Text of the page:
The floodgates are open for more genetically modified animals—possibly even humans.
Last week saw the approval of another genetically modified animal— this time a chicken genetically altered to produce a drug in its eggs. The drug is designed to replace a faulty enzyme in people with a rare genetic condition that prevents the body from breaking down fatty molecules in cells.
The genetically engineered (GE) chicken is not approved for human consumption, but it is the third so-called “farmaceutical” approved in the US market. Preceding the chicken was a GE goat that produces antithrombin, an anticoagulant, in its milk. Last year the FDA also approved a drug for treating hereditary angioedema that is produced by transgenic (GE) rabbits.
As one geneticist noted, “I can’t wait to see what comes next.” We can. We also expect the development of more GE animals as food following the approval of AquaAdvantage’s salmon, which we dubbed “Frankenfish” over five years ago, the first GE animal approved for human consumption. The FDA has indicated these salmon will not even need to carry a label identifying them as genetically modified—so you may have no idea what you are eating.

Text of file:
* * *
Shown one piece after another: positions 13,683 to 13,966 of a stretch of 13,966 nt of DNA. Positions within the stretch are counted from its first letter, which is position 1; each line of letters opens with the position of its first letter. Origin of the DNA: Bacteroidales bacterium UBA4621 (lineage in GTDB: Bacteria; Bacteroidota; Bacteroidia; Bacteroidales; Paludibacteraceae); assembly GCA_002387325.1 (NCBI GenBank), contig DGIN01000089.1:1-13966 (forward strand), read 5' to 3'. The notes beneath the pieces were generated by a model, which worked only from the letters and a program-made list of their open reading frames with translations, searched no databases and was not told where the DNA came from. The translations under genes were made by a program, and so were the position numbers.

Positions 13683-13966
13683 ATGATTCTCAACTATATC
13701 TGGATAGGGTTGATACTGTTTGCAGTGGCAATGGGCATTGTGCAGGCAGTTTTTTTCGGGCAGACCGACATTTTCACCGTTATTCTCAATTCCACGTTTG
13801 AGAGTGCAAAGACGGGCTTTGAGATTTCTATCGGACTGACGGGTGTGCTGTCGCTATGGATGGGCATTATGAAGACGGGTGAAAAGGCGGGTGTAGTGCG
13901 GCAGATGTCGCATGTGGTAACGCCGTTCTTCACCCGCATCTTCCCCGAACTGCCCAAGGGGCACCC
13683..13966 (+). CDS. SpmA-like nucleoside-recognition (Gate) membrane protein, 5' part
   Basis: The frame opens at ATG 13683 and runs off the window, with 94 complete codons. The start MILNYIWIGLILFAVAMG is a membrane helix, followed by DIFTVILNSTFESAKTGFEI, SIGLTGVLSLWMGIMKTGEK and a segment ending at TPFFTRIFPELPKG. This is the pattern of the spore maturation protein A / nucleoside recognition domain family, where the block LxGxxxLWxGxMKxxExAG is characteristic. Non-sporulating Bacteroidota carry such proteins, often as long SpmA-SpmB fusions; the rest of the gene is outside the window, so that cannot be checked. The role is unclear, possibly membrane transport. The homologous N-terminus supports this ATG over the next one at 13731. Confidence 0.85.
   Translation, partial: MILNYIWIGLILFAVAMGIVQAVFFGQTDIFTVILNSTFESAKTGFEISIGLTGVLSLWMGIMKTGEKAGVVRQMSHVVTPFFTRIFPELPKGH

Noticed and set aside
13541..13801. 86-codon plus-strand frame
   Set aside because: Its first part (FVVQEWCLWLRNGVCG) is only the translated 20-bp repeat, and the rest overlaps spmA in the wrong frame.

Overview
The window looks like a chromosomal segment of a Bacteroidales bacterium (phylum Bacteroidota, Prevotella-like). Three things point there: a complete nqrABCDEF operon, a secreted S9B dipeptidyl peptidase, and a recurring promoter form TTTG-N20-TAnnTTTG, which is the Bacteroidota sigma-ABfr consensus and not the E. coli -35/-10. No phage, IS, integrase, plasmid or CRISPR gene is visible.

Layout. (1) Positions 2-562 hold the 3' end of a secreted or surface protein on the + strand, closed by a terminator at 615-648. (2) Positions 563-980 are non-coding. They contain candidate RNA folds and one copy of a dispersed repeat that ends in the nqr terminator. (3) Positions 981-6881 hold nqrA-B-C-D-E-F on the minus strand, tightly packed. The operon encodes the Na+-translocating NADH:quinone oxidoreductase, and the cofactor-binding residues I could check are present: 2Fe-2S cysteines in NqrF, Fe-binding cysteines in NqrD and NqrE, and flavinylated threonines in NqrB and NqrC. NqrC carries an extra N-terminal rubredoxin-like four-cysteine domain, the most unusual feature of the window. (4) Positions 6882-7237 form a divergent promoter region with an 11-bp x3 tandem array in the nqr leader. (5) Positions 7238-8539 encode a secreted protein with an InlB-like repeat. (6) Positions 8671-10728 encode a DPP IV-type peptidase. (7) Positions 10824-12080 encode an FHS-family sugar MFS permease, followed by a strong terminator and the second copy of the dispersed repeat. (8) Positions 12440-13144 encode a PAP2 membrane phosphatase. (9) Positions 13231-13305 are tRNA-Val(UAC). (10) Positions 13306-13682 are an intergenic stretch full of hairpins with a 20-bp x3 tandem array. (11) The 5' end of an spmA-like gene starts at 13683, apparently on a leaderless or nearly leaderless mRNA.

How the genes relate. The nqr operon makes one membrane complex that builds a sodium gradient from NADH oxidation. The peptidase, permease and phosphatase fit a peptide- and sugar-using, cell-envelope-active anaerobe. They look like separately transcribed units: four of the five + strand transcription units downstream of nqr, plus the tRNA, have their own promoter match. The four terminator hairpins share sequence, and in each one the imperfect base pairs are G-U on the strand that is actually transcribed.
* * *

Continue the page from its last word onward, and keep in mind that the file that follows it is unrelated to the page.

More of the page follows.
There is much talk of creating so-called designer babies, whose parents would be able to select the genetic characteristics that their child develops (being tall, intelligent, etc.). Scientists are also working on performing DNA transplants into human embryos to eliminate genetic diseases. A baby born this way would have genetic material from three different people and pass on its genetic makeup to future generations. Scientists are learning, however, that changing even one gene can result in harmful DNA mutations that reverberate throughout the entire DNA structure.
This is the stuff of dystopian science fiction stories, and we may be approaching such a world faster than we think.
Other articles in this week’s Pulse of Natural Health